The overall goal of this work was to demonstrate the enhanced proliferation effects of the Sertoli cells upon exposure to the plant extracts. The immediate objective was to compare the performance of three analytical techniques on the proliferation effects: electrochemical sensor arrays (DOX-96), colorimetric assay using MTT and fluorescence techniques. All three approaches involved different detection mechanisms.
Spermatogenesis and proliferation effect of cells
Follicle stimulating hormone (FSH) supports the growth of Sertoli cells and abnormal FSH levels in both male and female can be related to infertility. Sertoli cell lines from the reproductive organs of the male rat was used for this study because of its unique ability in the reproductive system to communicate with all germ cell generations and with the myoid cells . Sertoli cells can also produce important growth factors and cytokines that support the development of the male germ cells. It is believed that the hormonal regulations of spermatogenesis is mediated by the Sertoli cells since they either partially or completely surround every germ cell .
Although germ cells are under the control of Sertoli cells, they can exert feedback actions on them. Germ cells are continually renewed and the Sertoli cells that cease to divide during the pubertial development in most mammals form the seminiferous epithelium. At any point in the tubule, several germ cells develop simultaneously in contact with Sertoli cells from the base to the apex of the epithelium. These play a major role in the establishment and maintenance of spermatogenesis . Therefore the rationale for selecting the Sertoli cell line for this study is that it provides a direct response to proliferation effect of the extracts from the plant. Additionally, Sertoli cells were shown to respond to FSH and could therefore serve as an ideal platform to demonstrate the proliferation effects of the plant extract [9, 23].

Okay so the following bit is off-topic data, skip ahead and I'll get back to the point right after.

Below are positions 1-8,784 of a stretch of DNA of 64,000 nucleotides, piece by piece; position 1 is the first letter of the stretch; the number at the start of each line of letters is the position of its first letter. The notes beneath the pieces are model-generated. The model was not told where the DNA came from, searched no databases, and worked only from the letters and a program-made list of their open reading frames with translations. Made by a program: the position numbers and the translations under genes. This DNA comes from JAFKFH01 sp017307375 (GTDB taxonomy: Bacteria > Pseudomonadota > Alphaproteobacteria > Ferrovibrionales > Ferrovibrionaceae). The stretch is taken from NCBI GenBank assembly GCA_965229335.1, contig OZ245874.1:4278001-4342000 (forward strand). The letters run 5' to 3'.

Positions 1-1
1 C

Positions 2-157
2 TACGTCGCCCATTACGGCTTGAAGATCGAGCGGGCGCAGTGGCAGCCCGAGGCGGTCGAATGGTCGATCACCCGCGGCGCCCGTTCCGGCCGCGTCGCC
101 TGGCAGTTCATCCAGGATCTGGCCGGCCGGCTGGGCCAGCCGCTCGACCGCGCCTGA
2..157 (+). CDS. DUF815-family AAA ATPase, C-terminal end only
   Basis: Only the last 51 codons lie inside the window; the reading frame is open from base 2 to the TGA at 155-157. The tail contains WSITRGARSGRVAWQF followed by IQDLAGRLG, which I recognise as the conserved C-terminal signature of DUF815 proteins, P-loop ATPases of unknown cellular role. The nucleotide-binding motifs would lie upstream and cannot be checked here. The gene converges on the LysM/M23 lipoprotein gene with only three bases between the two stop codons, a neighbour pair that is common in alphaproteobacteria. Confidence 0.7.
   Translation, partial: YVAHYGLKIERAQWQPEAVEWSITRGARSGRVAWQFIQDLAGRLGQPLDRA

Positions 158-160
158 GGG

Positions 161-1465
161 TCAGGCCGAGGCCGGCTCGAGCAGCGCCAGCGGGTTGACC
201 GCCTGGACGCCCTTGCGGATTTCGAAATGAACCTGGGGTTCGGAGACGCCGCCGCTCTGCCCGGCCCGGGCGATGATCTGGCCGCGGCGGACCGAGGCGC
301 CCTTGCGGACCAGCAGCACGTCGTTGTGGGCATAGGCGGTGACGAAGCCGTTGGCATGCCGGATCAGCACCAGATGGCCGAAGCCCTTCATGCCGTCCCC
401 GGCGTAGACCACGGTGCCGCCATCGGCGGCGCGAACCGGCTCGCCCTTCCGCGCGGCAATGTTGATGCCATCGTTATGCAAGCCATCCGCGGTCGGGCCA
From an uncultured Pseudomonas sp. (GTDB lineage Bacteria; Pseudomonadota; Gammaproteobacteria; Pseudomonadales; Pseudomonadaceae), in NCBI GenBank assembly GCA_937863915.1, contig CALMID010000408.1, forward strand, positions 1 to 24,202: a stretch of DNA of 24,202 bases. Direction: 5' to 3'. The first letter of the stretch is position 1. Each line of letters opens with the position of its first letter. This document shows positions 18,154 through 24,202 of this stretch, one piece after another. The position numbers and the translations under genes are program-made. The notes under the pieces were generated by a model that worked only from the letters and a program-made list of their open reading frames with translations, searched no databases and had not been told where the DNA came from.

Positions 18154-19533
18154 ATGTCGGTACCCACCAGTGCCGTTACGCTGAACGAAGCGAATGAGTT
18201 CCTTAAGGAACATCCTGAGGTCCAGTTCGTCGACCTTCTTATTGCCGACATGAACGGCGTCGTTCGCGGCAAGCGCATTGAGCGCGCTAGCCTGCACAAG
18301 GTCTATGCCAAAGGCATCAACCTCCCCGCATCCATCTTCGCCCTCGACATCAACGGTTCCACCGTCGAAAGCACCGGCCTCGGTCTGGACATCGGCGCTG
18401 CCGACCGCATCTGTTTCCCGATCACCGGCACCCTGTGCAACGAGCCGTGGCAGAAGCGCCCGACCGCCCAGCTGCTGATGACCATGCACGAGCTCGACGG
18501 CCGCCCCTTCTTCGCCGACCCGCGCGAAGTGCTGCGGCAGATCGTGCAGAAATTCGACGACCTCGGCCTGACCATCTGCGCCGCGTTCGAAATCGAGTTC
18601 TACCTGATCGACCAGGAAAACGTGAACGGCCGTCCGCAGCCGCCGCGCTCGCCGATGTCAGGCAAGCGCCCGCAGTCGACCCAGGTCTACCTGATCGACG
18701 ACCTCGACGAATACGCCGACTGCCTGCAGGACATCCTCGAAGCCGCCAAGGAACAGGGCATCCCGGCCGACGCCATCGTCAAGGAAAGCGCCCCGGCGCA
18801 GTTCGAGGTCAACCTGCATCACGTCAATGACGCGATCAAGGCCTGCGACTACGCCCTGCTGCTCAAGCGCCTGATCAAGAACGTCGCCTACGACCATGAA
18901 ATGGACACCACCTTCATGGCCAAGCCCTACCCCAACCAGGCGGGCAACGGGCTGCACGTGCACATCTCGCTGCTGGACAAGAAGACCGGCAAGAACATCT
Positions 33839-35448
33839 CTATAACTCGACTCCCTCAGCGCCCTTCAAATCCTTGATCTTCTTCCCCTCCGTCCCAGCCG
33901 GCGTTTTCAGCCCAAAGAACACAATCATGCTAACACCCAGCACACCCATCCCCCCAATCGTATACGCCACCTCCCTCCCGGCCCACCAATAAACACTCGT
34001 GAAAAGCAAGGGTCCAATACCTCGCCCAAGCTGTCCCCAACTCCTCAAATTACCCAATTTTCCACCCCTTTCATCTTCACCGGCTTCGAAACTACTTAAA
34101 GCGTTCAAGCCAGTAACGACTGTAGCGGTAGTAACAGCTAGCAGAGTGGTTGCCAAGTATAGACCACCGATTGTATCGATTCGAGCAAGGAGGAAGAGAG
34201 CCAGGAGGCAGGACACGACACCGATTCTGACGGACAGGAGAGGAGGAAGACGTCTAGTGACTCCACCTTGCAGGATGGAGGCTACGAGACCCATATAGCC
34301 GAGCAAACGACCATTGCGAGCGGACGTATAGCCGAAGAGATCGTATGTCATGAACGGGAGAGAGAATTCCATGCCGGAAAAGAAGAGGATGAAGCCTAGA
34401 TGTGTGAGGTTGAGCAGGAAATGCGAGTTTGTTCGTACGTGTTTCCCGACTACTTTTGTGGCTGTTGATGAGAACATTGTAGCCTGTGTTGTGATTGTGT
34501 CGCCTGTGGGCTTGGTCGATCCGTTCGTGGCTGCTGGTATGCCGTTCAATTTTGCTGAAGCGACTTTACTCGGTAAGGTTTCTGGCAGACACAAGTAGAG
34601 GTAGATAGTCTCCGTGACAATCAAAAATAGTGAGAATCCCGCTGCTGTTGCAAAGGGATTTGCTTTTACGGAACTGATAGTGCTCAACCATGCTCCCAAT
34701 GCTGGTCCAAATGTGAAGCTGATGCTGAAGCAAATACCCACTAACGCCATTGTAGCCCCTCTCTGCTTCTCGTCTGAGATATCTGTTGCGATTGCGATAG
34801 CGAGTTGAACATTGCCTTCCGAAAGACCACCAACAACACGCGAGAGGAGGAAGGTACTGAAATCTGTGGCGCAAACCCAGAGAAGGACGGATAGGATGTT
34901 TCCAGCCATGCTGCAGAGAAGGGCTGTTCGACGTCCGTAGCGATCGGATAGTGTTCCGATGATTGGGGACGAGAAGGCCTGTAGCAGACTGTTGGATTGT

Treatment of cells with MTT results in a dark blue formazan product generated via the reduction of MTT by mitochondrial dehydrogenases in living cells. The absorbance was taken at 570 nm.
where As is the absorbance value obtained for a sample containing cells in the presence of a given concentration of extract and A0 is the absorbance value corresponding to a well with cells containing TCM and no extract added. The MTT results represent the means (SD from tests carried out in five wells with cells from at least three independent experiments using cells from different cultures).